Time for another monthly update, and it’s fair to say that September was very busy and productive, as well as throwing up one or two surprises, which in turn are paving the way for a very interesting October. There is of course a video to go with this post, and I hope you enjoy this little catch-up as usual!
Even though my abseil for nystagmus research has had to be postponed (it’ll now be on 21st October), nystagmus has still been the big topic this month, because on Saturday I attended the annual Open Day held by the Nystagmus Network.
This was my second time going to this event, following my experience last year when I gave my first public talk. So this year was much more relaxed, because I didn’t have to do anything! And it was a wonderful day, so I thought I’d give an overview of how it went.
Here’s my most recent guest post to share with you all. This time I was interviewed by Chelsey from VI Blind Resources about what it’s like for me to have visually impaired parents. I hope you enjoy reading it! This brings me up to date at the moment, but I have another interview with another blogger coming soon, so keep an eye out for that.
While I’m here, thank you so much to everyone who has donated to my charity abseil and/or shared my tweets about it. It’s all very much appreciated. I’m now up to £765, thanks in particular to an astonishing £250 (plus £62.50 Gift Aid) donation from TV’s own Richard Osman this morning, which I’m still in shock about! That is extremely generous, so massive thanks to you sir! Everyone who has donated is credited on my Thank You page, including quite a few fellow bloggers now.
There are still 3 days to go before the abseil takes place, so if you want to give me your support before then, you can donate at JustGiving.com/WellEyeNever, or in the UK you can also text WENA80 plus a space and your amount to 70070 (e.g. WENA80 £5). You can donate £1, £2, £3, £4, £5 or £10 by text message. Thanks for your support! 🙂
by Chelsey Zumpano
Glin is a fellow Blogger and YouTuber, he’s also visionally impaired, but unlike me he has been raised by parents who also happend to be visionally impaired. So I asked him some questions about what it was like growing up.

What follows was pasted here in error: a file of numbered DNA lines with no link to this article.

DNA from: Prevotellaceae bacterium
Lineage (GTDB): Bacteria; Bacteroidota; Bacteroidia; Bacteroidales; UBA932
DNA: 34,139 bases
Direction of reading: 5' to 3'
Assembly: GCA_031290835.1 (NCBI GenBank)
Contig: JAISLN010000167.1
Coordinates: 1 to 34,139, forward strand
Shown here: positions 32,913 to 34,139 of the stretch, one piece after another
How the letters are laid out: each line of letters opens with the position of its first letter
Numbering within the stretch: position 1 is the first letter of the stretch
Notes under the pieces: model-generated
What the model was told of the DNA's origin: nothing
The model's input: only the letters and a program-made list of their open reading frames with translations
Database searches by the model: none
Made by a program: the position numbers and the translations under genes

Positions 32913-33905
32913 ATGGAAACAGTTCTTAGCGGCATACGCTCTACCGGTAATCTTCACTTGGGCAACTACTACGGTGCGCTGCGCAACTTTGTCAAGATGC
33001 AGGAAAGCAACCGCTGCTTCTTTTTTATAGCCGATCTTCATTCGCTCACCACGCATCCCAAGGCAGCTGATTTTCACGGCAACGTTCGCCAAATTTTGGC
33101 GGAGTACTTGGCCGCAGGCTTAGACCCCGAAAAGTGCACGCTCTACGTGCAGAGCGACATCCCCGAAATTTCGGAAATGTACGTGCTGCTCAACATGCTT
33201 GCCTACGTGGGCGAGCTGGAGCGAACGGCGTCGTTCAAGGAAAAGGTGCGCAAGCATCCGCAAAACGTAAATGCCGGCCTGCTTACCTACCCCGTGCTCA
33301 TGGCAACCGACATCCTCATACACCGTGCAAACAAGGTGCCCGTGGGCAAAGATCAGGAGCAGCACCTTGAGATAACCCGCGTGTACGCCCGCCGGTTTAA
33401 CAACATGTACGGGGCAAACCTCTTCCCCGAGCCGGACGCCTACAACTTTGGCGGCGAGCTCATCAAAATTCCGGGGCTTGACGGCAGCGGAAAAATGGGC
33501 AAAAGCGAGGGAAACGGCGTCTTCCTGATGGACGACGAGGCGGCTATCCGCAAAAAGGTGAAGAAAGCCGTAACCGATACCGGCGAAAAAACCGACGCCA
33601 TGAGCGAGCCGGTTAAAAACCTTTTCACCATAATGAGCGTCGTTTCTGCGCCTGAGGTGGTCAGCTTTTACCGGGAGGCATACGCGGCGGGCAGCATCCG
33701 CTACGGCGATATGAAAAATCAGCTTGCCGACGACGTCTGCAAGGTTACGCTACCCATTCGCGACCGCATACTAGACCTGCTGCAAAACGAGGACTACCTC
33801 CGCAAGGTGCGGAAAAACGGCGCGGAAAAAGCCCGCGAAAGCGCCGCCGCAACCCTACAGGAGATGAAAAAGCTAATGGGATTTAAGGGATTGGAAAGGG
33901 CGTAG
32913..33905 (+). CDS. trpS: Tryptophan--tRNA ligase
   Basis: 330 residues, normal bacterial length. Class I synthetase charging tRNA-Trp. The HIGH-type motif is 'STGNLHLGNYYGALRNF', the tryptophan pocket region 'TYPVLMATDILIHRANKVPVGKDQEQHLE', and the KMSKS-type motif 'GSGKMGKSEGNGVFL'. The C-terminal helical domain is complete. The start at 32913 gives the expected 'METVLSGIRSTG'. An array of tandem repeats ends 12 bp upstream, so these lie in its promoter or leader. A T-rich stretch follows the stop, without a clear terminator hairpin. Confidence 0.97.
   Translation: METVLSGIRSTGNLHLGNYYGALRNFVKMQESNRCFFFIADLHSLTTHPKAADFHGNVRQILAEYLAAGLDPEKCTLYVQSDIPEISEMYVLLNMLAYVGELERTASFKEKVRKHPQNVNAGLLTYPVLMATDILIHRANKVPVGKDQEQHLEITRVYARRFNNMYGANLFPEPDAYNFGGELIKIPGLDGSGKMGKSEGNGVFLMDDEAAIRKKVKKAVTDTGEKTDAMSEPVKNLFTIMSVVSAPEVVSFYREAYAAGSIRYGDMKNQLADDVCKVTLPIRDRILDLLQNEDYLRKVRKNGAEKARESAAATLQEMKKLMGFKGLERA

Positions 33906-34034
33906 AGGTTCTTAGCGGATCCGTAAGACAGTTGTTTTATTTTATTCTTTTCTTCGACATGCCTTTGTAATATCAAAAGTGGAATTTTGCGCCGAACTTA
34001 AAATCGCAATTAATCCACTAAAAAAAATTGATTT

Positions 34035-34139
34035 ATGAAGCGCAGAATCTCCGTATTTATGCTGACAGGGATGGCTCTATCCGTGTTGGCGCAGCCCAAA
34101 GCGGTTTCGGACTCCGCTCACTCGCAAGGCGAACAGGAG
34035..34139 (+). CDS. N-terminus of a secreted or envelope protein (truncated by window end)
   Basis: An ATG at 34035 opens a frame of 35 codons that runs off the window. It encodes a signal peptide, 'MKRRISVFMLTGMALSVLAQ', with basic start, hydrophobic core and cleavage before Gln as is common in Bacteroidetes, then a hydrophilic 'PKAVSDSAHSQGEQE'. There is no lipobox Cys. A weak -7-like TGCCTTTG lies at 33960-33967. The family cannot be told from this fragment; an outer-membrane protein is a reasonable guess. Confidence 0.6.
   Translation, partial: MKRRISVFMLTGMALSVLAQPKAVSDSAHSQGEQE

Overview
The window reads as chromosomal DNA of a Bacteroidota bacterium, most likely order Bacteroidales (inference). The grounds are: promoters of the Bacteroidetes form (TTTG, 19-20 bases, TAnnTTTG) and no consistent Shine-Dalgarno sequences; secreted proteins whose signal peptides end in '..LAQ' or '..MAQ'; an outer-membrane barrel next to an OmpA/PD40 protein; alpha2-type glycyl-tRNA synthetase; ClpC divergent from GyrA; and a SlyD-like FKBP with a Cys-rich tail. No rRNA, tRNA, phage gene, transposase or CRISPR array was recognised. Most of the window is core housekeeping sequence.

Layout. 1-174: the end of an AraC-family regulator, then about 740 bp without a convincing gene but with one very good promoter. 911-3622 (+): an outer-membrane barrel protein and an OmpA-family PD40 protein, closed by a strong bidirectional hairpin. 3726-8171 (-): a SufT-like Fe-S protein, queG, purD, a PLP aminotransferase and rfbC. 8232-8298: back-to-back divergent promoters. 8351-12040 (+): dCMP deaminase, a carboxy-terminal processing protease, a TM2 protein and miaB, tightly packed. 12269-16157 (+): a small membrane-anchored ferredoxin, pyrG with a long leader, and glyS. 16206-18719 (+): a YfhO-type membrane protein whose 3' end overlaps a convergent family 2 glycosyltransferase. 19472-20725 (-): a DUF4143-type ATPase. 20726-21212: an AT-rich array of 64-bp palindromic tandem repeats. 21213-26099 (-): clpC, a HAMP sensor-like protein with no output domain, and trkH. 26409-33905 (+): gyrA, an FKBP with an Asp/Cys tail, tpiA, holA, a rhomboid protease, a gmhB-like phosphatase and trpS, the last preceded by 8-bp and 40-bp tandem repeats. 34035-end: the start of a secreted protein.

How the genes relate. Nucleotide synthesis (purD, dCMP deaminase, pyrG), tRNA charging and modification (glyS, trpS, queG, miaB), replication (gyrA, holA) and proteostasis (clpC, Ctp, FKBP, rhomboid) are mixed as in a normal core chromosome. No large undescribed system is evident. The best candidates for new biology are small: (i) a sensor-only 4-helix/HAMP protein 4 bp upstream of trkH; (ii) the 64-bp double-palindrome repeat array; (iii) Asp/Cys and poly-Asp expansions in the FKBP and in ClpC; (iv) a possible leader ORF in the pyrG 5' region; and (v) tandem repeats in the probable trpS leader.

1 Do you have the same visual impairment as your parents and either way what is the name/names of it?
I have the same conditions as my mother – aniridia and nystagmus. Aniridia means I don’t have an iris (the coloured circle) in my eye, so my eyes don’t adjust to changes in light properly. As a result, I’m very sensitive to glare and I find it hard to adjust in the dark. Nystagmus means my eyes shake and wobble all the time. This makes it harder for me to focus on things, unless they’re close up or enlarged.
My mother’s sight got a lot worse over…
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Time for another monthly favourites post and video, this time looking back over June. It was a significant month on social media for a few reasons, plus I also got to see 2 theatre shows, went out to a few museums and did a few walking tours in the nice weather. So there’s plenty to mention.
Thank you to everybody for the lovely reactions to my previous post about My Visual Impairment Aids & Gadgets, especially after the RNIB kindly shared it on Facebook and Twitter, where it got a particularly big response. I’m very glad it’s proven so useful, and it’s been great to see other people sharing what they use as a result.
So this post and video is a follow-up to that, looking at the accessibility features and favourite apps I use on my iPhone. I’m not sponsored by anyone to do this or affiliated with any companies mentioned here, I just wanted to share the things that I use and enjoy. So I hope you find this post interesting, and feel free to share the features and apps that you use too.
I use various things to assist me in my day-to-day life as a visually impaired person, just to make things easier or more accessible. It means I can be independent and do many things that normal people do. So in other words, I’m still leading a normal life, it’s just that I do some things a bit differently to people with regular sight.
Naturally my iPhone is a huge help these days, but I’ll talk about the features and apps I use there in a separate post. In the meantime, you can see a list of my apps here, with an older video about them that I’ll update when I do a new post.
So in this post and video I’m going to tell you about various other aids and gadgets that I use, and a few used by my mother as well, as she’s blind. I’m not affiliated with or sponsored by any companies mentioned here, and these are all my own opinions.
So I hope you find this post interesting. And let me know if there are any particular aids or gadgets that you use a lot, or if there’s anything you recommend I should check out.
For the visually impaired and other disabled people, the processes involved in claiming and retaining benefits and support can cause a lot of stress. Some are left feeling that their conditions and needs are not understood by those making the decisions. and by wider society in general for that matter. And there is some truth in that unfortunately. Although awareness is improving, there is still a lot of work to be done.
A new play called Libby’s Eyes is hoping to increase that awareness. It’s written by visually impaired playwright Amy Bethan Evans, and stars visually impaired actress Georgie Morrell as Libby. It’s not often at all that you see a disabled character played by a person with that disability, so that delighted and intrigued me when I heard about the production, as well as the overview of the story itself. So I went to see it on Thursday night with my friend Claire, and I wanted to give you my thoughts on it. Continue reading “Libby’s Eyes”